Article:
As many of our readers know, I (Shane) always enjoy reading Os Guinness.  One of his books that stands out for me is The Last Christian on Earth (the original 1983 title was The Gravedigger File).  This book is something like C.S. Lewis’ The Screwtape Letters – only better in my opinion because it deals with more modern cultural issues and does so with more detail than The Screwtape Letters.  Furthermore, Guinness is more theologically sound than Lewis.  Comparisons aside, here is how the demonic enemy of the church explains the strategy of “Operation Gravedigger” to his apprentice in Guinness’ book:
“The Christian faith has contributed to the rise of the modern world, but the Christian faith has been undermined by the modern world it helped to create.  The Christian faith thus becomes its own gravedigger.

The strategy turns on this monumental irony, and the victory we are so close to realizing depends on two elementary insights.  First, the Christian faith is now captive to the modern world it helped to create.  Second, our interests are best served, not by working against the Church, but by working with it.  The more the Church becomes one with the modern world, the more it becomes compromised, and the deeper the grave it digs for itself.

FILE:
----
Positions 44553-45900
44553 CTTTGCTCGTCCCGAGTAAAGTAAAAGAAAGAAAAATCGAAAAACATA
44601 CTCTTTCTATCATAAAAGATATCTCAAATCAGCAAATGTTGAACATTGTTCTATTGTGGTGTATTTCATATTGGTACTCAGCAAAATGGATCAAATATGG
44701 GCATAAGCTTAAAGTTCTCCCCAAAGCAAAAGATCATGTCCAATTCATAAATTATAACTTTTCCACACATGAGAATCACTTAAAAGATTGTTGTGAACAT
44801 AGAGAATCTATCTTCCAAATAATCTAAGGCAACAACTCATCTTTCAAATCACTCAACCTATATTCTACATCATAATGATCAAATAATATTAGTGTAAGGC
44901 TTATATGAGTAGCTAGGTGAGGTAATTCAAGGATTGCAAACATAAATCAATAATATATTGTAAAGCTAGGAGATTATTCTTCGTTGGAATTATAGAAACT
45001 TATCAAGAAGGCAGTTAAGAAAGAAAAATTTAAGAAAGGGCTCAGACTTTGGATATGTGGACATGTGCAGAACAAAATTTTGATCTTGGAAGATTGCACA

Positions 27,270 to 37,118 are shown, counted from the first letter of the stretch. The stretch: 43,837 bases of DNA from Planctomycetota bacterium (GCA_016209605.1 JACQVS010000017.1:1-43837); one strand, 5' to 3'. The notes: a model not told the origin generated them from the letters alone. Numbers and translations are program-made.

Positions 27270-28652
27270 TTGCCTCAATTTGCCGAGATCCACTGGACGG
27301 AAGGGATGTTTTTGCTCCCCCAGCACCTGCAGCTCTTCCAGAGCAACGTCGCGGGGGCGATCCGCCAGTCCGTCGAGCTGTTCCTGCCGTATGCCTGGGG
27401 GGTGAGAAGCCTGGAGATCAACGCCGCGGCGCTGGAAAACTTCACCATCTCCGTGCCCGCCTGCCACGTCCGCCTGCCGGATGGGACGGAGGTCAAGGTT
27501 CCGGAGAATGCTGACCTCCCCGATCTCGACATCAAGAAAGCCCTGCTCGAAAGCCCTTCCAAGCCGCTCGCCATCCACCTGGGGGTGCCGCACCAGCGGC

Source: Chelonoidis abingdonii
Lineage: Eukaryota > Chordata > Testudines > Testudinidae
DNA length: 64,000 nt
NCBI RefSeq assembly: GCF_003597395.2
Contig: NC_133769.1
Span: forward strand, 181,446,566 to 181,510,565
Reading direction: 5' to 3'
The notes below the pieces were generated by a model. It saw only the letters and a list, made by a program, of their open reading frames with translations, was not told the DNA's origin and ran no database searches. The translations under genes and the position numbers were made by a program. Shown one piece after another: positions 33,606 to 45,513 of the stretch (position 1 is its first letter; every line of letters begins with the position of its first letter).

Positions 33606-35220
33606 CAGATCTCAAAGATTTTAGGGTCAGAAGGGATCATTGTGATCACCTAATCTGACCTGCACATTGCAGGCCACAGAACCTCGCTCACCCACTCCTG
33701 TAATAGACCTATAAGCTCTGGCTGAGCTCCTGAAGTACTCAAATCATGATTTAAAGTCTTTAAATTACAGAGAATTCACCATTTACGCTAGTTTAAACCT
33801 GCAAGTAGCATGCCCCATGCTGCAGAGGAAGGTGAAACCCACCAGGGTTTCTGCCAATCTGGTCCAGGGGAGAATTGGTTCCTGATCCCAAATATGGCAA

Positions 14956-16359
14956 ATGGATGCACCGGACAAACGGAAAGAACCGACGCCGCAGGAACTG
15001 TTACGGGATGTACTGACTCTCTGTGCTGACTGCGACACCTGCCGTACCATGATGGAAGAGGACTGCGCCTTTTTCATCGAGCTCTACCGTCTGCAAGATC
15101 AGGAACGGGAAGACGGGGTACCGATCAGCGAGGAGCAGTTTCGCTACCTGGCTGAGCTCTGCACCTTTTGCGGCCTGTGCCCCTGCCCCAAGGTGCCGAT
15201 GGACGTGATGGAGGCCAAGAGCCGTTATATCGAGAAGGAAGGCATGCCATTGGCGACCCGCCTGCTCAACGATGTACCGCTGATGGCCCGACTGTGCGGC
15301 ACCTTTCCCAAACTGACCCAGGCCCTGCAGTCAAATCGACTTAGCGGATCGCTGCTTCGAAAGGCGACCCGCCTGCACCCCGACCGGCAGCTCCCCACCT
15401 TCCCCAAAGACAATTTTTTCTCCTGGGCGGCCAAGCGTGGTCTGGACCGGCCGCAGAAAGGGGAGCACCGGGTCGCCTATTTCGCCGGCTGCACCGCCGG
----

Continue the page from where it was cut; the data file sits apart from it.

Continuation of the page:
Having joined the Operation when it was well underway, my own contribution has all been in the execution, not in the planning.  So my use of the word ‘we’ in these memos is the broad organizational sense.  But as you will come to recognize, the very restlessness of the way the strategy is being carried out betrays its mastermind.  Only one mind is capable of such audacity of vision and sheer force of will.  ‘The devil is in the details,’ people say casually.  If only they knew.”
Shane Lems
Hammond, WI

 

The Saint and Satan’s Accusations (Gurnall)